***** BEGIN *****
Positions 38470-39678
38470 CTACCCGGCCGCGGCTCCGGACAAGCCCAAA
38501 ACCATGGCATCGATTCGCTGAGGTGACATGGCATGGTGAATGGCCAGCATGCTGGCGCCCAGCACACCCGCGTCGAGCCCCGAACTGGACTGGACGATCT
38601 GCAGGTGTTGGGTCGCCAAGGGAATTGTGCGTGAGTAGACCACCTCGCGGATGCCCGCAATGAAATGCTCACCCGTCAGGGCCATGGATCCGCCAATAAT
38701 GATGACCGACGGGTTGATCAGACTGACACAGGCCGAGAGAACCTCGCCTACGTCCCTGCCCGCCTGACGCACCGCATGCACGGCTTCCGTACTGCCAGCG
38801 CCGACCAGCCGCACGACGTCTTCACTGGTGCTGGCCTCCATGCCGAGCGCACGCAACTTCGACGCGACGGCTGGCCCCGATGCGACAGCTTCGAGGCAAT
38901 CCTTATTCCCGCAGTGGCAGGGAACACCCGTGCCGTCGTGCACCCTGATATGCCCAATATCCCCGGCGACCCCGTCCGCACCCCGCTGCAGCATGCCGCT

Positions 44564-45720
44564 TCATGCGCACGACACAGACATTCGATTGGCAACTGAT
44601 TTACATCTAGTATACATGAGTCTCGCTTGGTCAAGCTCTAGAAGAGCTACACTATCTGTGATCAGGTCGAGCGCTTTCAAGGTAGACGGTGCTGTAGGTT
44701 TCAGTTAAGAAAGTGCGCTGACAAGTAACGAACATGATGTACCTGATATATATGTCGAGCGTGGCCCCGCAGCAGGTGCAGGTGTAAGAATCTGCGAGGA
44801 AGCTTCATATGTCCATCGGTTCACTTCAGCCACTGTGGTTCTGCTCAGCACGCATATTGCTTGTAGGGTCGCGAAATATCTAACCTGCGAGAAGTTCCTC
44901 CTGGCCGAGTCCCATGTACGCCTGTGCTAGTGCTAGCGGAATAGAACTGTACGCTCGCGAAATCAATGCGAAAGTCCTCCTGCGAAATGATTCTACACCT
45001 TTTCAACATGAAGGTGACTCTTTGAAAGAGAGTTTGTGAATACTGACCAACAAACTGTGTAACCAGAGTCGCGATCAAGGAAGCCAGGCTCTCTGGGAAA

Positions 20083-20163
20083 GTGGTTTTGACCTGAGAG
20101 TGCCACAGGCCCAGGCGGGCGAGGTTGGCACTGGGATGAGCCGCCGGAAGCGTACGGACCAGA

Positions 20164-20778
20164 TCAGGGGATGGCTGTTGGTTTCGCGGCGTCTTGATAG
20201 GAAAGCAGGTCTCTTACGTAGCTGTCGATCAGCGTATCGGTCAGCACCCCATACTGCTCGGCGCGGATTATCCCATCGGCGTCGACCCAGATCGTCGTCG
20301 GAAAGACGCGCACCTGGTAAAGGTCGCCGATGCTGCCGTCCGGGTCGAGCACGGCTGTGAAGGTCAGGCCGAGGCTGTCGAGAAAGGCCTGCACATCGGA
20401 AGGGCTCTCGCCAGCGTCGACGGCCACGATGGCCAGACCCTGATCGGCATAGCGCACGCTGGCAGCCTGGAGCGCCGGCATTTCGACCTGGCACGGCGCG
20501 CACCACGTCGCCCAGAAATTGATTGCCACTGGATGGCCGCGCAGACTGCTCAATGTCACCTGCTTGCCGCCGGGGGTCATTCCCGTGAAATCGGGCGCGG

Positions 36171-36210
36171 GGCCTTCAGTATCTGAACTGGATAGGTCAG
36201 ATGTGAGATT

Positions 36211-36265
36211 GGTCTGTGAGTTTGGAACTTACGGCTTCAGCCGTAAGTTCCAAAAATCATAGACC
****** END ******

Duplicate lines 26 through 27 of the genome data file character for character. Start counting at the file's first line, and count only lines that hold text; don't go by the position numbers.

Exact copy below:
36201 ATGTGAGATT

Positions 36211-36265